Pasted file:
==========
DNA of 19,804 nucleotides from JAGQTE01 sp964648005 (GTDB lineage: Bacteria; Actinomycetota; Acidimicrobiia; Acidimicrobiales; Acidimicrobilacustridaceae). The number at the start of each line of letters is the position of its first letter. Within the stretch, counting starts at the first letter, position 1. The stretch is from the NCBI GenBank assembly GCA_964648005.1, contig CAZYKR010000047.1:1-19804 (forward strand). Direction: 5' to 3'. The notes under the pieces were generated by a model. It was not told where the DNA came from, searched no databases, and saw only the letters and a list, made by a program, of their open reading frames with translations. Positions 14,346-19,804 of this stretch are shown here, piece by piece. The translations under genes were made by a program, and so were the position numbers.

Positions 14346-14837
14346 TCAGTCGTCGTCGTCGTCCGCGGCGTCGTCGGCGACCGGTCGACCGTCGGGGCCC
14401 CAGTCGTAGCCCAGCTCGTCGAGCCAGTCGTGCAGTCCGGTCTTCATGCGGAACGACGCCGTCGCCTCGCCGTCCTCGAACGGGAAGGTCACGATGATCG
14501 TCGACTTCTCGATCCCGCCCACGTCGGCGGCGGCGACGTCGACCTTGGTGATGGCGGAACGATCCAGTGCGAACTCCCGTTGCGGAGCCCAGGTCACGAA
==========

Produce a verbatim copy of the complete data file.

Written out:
DNA of 19,804 nucleotides from JAGQTE01 sp964648005 (GTDB lineage: Bacteria; Actinomycetota; Acidimicrobiia; Acidimicrobiales; Acidimicrobilacustridaceae). The number at the start of each line of letters is the position of its first letter. Within the stretch, counting starts at the first letter, position 1. The stretch is from the NCBI GenBank assembly GCA_964648005.1, contig CAZYKR010000047.1:1-19804 (forward strand). Direction: 5' to 3'. The notes under the pieces were generated by a model. It was not told where the DNA came from, searched no databases, and saw only the letters and a list, made by a program, of their open reading frames with translations. Positions 14,346-19,804 of this stretch are shown here, piece by piece. The translations under genes were made by a program, and so were the position numbers.

Positions 14346-14837
14346 TCAGTCGTCGTCGTCGTCCGCGGCGTCGTCGGCGACCGGTCGACCGTCGGGGCCC
14401 CAGTCGTAGCCCAGCTCGTCGAGCCAGTCGTGCAGTCCGGTCTTCATGCGGAACGACGCCGTCGCCTCGCCGTCCTCGAACGGGAAGGTCACGATGATCG
14501 TCGACTTCTCGATCCCGCCCACGTCGGCGGCGGCGACGTCGACCTTGGTGATGGCGGAACGATCCAGTGCGAACTCCCGTTGCGGAGCCCAGGTCACGAA